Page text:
Angry but happy

Curious practice this morning. Work is very stressful due to upcoming conference — people are pretty much completely insane and over-adrenalized, myself included. And then yesterday afternoon, two requests from another department set me off.

Which made me insane… or rather, insaner.

I pitched a fit. Well, my kind of fit. All things being relative. People who know me know that my tracking you down to say, “I am really angry about this and here’s why” is pretty dramatic. ‘Cause generally speaking, I’m laid back and happy. It feels better that way.

So this morning, I had all kinds of left over energy in my mind and emotions about being so angry. My mind went around in circles, mulling and mulling.

Know what, though? It was like my body was out of the loop. Flexy, happy, open.

Interesting. I wonder if this is because of the training of daily practice? The body can just do its thing regardless the circumstances?

Whatever. I’ll take it.

I did wonder, the other day, though: if we practice to escape our conditioned existence, isn’t it kinda contradictory to do the same practice day after day? Isn’t it just a DIFFERENT conditioned existence?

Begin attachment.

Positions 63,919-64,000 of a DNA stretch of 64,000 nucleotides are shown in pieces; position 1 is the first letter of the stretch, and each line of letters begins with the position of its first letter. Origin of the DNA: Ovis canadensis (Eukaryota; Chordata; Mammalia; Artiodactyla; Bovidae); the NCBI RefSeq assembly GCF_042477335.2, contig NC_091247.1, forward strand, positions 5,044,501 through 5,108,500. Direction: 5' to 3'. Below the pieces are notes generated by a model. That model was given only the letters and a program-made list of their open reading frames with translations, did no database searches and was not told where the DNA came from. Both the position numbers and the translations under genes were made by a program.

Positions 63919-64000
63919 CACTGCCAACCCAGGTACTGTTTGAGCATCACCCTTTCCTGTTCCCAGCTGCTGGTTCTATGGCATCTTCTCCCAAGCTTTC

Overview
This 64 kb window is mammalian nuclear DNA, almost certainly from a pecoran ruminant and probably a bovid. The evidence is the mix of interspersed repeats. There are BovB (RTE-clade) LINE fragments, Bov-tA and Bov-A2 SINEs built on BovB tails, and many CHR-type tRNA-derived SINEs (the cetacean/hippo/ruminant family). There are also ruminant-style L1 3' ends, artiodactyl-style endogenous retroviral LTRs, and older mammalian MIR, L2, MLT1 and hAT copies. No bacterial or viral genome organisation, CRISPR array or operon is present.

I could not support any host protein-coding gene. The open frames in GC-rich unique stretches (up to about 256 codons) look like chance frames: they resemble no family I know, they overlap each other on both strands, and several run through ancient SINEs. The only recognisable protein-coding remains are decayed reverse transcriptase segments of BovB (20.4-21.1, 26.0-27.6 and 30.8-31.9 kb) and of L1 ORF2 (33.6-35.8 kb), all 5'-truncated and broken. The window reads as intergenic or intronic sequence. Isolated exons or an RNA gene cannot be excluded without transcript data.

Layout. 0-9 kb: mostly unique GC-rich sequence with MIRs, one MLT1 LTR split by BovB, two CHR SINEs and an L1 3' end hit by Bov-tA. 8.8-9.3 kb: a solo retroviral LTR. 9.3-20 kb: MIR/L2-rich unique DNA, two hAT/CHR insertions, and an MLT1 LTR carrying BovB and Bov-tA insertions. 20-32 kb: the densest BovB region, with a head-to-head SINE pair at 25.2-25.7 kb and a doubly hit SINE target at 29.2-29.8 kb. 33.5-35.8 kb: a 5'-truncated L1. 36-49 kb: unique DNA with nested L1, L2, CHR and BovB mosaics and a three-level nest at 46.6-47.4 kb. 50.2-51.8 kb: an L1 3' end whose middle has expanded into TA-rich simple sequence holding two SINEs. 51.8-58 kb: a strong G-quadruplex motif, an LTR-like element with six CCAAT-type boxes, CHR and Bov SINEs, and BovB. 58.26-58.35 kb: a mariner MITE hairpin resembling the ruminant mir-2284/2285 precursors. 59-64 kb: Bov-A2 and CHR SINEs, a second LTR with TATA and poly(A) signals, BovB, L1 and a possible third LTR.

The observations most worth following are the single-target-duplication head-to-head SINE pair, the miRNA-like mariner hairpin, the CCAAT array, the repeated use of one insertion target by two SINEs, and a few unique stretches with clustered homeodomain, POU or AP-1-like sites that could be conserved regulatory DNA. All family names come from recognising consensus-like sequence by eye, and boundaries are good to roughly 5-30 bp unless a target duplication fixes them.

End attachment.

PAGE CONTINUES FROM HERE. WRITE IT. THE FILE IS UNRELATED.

4 Responses

  1. I know what you need! You need an ashtangi coworker so you can go touch them now and then and get yourself centered. I hear it works like a charm.

  2. Hi Karen
    I can’t answer your question, but I feel your my sister. I rarely get angry. I might get crabby; I might get nervous, but hardly ever angry.

  3. In the UK, being pissed actually means being drunk, so your “pissed but happy” header made me think you were drink-and-blogging! 😀

  4. Carl,

    There is not an Ashtangi to be found around here! I think I’ll add that to our job listings: “Wanted: Instructional Designer, M.Ed, 5+ years experience, established Ashtanga practice…”


    At first, I read your comment, “I feel you, my sister.” I thought, “Gee, that doesn’t sound like Arturo!” 🙂


    Yeah, I thought about the UK readership, but couldn’t resist a good American colloquialism! It resonates more than “angry & happy.”

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